Caretaker governments are used in many democracies to manage the state affairs in times of an election when the current parliament is dissolved until the new government takes control. It is temporary in nature and thus, meant to oversee administrative tasks only not policy formation. A neutral caretaker government can help to ensure transparency during the electoral process.
According to the constitution, a caretaker government is to be formulated by the Treasury (government) with the consent of the opposition. Of particular significance is the caretaker Prime Minister, which will be a joint selection of the Prime Minister and the Leader of the Opposition. If a consensus does not emerge within the stipulated 3 day duration, the treasury and the opposition would each submit 2 nominations to an 8 member committee, having equal representation from the government and the opposition. If this committee fails to reach a consensus on one of the four names then the matter will be forwarded to the Chief Election Commissioner who must announce his decision within 2 days. This procedure will also be applicable at the provincial level between the Chief Minister and the leader of opposition in the provincial assemblies.
The political sphere is buzzing with potential candidates for the position for a caretaker PM. The choice of Fakhruddin Ebrahim as the CEC has been appreciated by politicians across the spectrum. But analysts feel that Ebrahim would be most useful if he is paired with an energetic caretaker PM who is respected by political parties and accepted by the executive so that decisions can be implemented without the political scenario descending in chaos. Sources close to the president have assured that the caretaker PM would not have any affiliations with political parties so some credence can be given to hints that human right activist and lawyer Asma Jahangir, UN envoy Hussain Haroon and former finance minister Shaukat Tarin and even our current Finance Minister, Hafeez Sheikh are possible nominees.
Jahangir has been very vocal in upholding the sanctity of the judiciary and opposed interferences from the establishment in its domain. Furthermore, it is expected that she will click well with CEC since both of them belong to the legal fraternity. On the other hand, a diplomats experience like that of Haroon could be insightful to manage both internal and external matters till the new government takes control. But his connections with Zardari could taint him as an unbiased candidate. In Tarin and Sheikh we see the possibility of an economist for a caretaker PM which may hold the promise of the successful turnaround for Pakistan’s weak economy. But as the technocratic caretaker government of Bangladesh showed such a model backfired when it overstepped its boundaries by meddling in party politics.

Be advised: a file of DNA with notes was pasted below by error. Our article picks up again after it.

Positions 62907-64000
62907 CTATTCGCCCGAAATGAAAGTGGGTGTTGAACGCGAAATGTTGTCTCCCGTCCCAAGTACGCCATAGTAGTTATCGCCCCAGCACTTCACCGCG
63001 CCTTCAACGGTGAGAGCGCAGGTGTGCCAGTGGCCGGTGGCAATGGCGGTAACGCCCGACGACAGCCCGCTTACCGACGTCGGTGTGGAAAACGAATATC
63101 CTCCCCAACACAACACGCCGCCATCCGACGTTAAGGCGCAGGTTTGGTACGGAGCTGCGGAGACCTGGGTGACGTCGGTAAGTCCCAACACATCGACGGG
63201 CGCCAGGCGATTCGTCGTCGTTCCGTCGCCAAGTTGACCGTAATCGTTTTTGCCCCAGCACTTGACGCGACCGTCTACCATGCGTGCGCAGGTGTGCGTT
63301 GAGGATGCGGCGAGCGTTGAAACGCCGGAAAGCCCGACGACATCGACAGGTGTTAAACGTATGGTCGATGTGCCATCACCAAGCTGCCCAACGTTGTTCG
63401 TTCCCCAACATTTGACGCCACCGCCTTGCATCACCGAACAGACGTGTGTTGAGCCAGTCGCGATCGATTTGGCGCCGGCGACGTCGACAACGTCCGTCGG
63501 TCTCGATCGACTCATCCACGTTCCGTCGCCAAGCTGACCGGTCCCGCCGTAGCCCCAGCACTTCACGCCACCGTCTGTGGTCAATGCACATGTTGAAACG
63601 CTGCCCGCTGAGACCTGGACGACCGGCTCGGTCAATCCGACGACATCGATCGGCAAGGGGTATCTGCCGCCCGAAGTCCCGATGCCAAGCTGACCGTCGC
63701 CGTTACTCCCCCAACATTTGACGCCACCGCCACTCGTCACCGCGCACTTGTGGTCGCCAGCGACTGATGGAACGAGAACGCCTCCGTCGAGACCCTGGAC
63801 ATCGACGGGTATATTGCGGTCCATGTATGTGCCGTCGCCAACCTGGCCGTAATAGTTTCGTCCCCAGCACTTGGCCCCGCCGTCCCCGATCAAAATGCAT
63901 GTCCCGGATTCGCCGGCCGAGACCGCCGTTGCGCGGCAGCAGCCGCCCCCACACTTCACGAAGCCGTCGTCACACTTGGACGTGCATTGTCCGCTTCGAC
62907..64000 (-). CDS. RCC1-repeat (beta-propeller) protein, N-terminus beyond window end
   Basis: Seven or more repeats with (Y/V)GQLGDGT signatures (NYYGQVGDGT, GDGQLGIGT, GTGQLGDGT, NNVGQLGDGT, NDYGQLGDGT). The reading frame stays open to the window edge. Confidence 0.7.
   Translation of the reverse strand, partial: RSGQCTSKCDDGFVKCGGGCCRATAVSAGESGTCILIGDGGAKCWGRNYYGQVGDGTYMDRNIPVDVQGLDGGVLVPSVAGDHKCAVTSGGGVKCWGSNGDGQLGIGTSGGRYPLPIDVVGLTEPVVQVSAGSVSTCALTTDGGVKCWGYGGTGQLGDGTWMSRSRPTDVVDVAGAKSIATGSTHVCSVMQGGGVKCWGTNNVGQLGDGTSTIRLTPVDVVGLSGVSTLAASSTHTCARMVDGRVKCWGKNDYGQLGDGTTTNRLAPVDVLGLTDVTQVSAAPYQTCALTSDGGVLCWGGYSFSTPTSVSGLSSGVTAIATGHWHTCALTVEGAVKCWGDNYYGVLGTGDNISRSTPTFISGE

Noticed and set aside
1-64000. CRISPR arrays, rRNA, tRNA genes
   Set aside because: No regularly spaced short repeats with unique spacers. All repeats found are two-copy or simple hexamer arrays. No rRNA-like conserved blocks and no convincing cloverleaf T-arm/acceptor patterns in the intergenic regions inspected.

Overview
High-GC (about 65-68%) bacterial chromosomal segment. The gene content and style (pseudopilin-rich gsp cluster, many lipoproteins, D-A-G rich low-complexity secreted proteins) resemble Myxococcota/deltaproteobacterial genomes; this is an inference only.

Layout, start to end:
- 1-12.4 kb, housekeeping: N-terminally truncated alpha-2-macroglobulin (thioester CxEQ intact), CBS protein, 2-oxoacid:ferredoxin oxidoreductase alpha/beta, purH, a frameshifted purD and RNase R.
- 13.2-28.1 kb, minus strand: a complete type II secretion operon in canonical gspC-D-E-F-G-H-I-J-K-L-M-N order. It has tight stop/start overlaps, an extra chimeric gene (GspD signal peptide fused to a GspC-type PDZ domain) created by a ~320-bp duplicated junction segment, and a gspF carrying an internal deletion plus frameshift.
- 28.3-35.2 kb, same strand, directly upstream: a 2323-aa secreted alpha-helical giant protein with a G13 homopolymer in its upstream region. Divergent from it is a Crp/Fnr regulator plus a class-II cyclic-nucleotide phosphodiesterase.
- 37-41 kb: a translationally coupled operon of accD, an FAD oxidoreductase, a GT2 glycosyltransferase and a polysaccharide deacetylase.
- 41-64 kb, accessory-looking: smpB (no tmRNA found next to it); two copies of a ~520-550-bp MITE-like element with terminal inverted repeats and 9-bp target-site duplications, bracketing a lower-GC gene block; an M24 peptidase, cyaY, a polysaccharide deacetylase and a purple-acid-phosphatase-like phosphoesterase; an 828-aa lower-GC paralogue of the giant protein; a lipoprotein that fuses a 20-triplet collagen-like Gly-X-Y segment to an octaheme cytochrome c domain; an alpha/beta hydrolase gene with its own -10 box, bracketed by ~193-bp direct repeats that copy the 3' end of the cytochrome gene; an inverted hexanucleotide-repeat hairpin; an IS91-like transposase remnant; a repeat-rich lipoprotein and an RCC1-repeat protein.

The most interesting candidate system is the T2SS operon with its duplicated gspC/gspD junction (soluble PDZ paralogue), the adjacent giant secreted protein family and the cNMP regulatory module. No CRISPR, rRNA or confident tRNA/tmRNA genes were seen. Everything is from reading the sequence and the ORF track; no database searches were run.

Although the matter of a caretaker government is of a very serious nature, political parties could not refrain from playing a little chicanery. Rumors about some back channel deal between the PPP and PML-N, the largest party in the opposition, began to surface.
If these dealing are true, then like most of Pakistan’s caretaker governments the upcoming caretaker government has also been compromised. This could be the classic application of “keep your friends close but your enemies closer”. Together Zardari and Sharif could reduce, if not completely wipe out, Imran Khan’s chances of winning. PTI leaders have shown great dismay at these tactics. According to them, consensus of all parties for the caretaker government must be obtained, even those parties which are not present in the parliament. This alleged deal could also be a way in which PPP indicates parliamentary superiority to the judiciary which has recently been meddling in the affair of the government, a little too much for the liking of certain politicians.
But even if these rumors are fallacious, it can go to shatter the confidence of the public in the electoral process and worse, democracy itself. PML-N has denied any such meetings and continues to emphasize the supremacy of the constitution. Similarly, close sources to the PPP have clearly said that the party intends to adhere to the democratic process and hold elections at their due time. In that case, the accusations of PML-N leaders that PPP is stirring rumors to deflect attention from the July 25th deadline for the PM to write the Swiss letters holds some weightage. This preoccupation with elections could also buy PPP some time to do some damage control for the economy.
As the clock ticks and we move closer to the election time, the pressure on political parties to secure their interests also increases. But if a change has to come for the better, then the ruling parties must not dominate elections and give all political players, significant and trivial, a chance to contribute to a more representative and transparency electoral process. PML-N has shown a good sign of faith by involving PTI in discussions pertaining to the caretaker government although the constitution only mentions the Leader of the opposition to provide consent. Let’s hope this inspires other parties to stay clear from robbing the democratic process.